Cite as: The People v. 88 Individuals, NYLJ 1202579597539, at *1 (City, AL, Decided March 2, 2012)

Judge Thomas K. Keefe

Decided: March 2, 2012


By: Mark S. Mishler, Esq., Mark S. Mishler, PC, Occupy Albany Legal Working Group, Albany, NY.

Hon. P. David Soares, Albany County District Attorney, Albany County Judicial Building, Albany, NY.

Howard Engelskirchen, Esq., Philmont, NY.

Frank J. Barbaro, Esq., Watervliet, NY.

Constance R. Brown, Esq., Albany, NY.

Alex C. Brownstein, Esq., Niskayuna, NY.

Colin Donnaruma, Esq., Voorheesville, NY.

Stephen F. Downs, Esq., Selkirk, NY.

Marisa Franchini, Esq., Program and Counsel, Albany, NY.

Peter Henner, Esq., Clarksville, NY.

Robert G. Magee, Esq., Albany, NY.

Kathy Manley, Esq., Kindlon and Shanks and Associates, Albany, NY.

Miguel G. Ortiz, Esq., Selkirk, NY.

Anita Thayer, Esq., Law Offices of Mark S. Mishler, PC, Albany, NY.

Marty Rosenbaum, Esq., Albany, NY.

Marwa Elbially, Esq., Johnathon Bailey, Esq., Samanatha Howell, Esq., c/o Mark Mishler, PC, Albany, NY.





By separate Informations with Supporting Affidavits, each of the 88 defendants set forth in Exhibit A, attached hereto, was charged with disorderly conduct (PL 240.20[6]) and/or trespass (PL 140.05[6]) for conduct allegedly occurring on or about November 11, 2011 and thereafter and arising from the events commonly known as the "Occupy Albany" demonstrations in Academy Park/Lafayette Park, Albany, New York.

The individual cases for each of the 88 defendants is hereby joined for the sole purpose of this motion to dismiss. The Albany County District Attorney was duly served with the motion and has not appeared.

At the time of the arraignment of each of the 88 defendants, the District Attorney's Office orally announced to the Court on the record that it declined to prosecute the 88 cases because it




would not be a worthwhile use of the limed resources of the District Attorney's Office to prosecute these 88 cases where there were no allegations of violence or property damage. Whereupon, the defendants' attorneys each orally moved to dismiss the charges against each of the defendants. The Court deferred decision and requested a written motion from the defendants' attorneys.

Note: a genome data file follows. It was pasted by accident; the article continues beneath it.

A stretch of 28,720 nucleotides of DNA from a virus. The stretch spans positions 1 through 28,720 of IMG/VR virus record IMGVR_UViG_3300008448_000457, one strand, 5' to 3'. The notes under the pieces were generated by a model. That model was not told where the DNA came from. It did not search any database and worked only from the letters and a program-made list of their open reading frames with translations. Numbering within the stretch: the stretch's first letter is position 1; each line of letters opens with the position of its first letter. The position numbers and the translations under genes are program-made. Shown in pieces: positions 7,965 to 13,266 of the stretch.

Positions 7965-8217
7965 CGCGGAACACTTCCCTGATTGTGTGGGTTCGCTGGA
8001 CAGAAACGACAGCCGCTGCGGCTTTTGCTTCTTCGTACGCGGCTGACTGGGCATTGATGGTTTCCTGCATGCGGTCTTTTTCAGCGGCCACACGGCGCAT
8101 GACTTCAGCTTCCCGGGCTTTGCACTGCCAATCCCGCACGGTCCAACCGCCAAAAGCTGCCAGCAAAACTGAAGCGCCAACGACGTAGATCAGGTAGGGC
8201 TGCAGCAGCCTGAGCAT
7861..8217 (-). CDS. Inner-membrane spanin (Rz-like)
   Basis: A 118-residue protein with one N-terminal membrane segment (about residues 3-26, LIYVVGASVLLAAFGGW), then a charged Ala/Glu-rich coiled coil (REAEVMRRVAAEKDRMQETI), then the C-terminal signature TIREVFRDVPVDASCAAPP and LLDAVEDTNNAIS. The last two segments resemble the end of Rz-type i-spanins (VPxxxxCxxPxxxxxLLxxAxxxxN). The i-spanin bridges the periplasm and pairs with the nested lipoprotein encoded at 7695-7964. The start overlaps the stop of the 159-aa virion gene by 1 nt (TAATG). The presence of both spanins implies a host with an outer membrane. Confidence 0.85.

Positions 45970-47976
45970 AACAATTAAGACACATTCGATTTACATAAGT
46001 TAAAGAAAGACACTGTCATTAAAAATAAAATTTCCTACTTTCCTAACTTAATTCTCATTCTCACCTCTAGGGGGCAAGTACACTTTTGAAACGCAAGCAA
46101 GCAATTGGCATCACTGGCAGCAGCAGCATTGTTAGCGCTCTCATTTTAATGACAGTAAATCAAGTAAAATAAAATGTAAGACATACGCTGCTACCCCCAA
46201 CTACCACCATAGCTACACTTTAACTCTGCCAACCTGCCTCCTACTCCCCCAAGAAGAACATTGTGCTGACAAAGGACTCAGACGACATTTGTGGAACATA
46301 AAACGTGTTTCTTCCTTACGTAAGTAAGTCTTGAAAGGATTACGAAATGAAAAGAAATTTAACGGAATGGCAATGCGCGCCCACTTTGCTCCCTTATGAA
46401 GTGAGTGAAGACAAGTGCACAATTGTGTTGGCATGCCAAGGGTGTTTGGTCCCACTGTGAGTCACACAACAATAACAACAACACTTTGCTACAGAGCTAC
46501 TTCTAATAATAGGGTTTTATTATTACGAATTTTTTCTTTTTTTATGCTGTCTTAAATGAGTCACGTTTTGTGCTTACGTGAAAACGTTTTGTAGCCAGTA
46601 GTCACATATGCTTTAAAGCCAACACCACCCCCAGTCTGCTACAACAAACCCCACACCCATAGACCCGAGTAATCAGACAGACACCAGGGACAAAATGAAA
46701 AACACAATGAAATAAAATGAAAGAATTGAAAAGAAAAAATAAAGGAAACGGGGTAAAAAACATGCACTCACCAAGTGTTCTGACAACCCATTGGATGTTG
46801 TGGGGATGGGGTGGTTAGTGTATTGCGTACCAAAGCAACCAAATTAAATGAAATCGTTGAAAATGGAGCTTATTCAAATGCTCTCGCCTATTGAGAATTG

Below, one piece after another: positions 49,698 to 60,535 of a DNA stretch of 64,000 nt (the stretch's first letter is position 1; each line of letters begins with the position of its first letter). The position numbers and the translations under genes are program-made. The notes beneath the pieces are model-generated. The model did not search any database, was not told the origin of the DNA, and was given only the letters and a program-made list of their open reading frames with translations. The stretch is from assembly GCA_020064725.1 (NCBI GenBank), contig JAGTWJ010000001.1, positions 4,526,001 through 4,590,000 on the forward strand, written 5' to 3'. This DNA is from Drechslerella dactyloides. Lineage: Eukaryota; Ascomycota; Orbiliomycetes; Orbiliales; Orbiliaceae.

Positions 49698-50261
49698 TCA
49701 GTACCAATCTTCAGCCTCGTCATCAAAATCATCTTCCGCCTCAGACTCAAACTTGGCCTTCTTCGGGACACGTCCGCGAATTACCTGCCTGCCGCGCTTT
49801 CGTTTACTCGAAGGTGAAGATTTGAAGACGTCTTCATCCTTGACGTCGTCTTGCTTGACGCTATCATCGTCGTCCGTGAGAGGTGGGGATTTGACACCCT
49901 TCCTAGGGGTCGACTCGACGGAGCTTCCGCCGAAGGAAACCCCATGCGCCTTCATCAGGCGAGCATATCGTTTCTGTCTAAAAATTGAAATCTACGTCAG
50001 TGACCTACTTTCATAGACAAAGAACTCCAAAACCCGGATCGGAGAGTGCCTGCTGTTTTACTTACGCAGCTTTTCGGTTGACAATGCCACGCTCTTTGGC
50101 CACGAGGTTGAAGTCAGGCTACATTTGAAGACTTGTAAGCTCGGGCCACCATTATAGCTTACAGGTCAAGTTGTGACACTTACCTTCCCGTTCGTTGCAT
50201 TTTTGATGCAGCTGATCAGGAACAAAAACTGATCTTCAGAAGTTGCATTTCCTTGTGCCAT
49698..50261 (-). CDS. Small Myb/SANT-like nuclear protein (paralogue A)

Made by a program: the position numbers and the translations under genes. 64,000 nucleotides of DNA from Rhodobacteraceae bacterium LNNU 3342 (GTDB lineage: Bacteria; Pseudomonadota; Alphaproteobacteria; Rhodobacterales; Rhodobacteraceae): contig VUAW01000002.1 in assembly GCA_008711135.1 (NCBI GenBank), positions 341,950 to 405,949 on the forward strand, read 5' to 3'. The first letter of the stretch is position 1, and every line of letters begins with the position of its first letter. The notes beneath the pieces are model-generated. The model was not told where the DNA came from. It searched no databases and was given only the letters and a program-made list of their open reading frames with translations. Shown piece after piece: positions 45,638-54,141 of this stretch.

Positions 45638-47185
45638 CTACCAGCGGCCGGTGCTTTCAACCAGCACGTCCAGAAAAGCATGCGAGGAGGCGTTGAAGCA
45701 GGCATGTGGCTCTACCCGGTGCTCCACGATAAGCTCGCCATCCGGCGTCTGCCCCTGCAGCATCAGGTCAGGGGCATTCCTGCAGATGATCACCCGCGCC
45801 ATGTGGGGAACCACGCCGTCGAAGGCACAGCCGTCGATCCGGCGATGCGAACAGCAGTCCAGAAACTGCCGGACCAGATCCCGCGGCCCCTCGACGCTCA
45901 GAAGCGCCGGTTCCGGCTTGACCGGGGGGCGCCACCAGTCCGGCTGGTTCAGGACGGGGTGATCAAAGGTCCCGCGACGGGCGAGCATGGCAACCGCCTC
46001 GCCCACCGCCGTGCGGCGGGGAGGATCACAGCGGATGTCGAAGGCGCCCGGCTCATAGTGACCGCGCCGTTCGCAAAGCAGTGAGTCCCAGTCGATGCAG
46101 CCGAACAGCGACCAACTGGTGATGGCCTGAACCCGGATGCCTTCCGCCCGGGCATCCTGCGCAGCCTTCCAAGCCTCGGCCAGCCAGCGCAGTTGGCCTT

Contrary to defendants' assertion that the Court lacks jurisdiction to determine the motion, even where there is a jurisdictional or legal impediment to prosecution, the court retains the authority to entertain a motion to dismiss (see CPL 170.30[1][f]).

The District Attorney is charged with the responsibility to conduct all prosecutions for crimes and offenses in the county in which he is elected (County Law 700[1]) and enjoys broad discretion over who, what and when to prosecute (see Matter of Holtzman v. Goldman, 71 NY2d 564,573 [1988]; People v. Di Falco 44 NY2d 482, 486 [1978]). Moreover, "a District Attorney enjoys wide latitude and discretion to allocate and utilize both the manpower and resources of his office in the manner believed to be most effective to the discharge of his duties" (Murphy on behalf of County of Rensselaer v. Dwyer, 101 AD2d 376, 378 [1984]). In determining when and when not to prosecute, a District Attorney is presumed to act impartially (see Holtzman v. Hellenbrand, 130 AD2d 749, 750 [2nd Dept 1987], appeal denied 70 NY2d 607 [1987]).

Absent a clear abuse of discretion (See Ibid.), which is not indicated here, this Court's only recourse is to dismiss the Informations (see CPL 170.30 [1][f]; see Cloke v. Pulver, 243 AD2d 185 [1988]).

Accordingly, the Informations against the 88 defendants set forth on Exhibit A, attached hereto, which the District Attorney has declined to prosecute, are dismissed.

This shall constitute the Decision and Order of the Court.

So Ordered.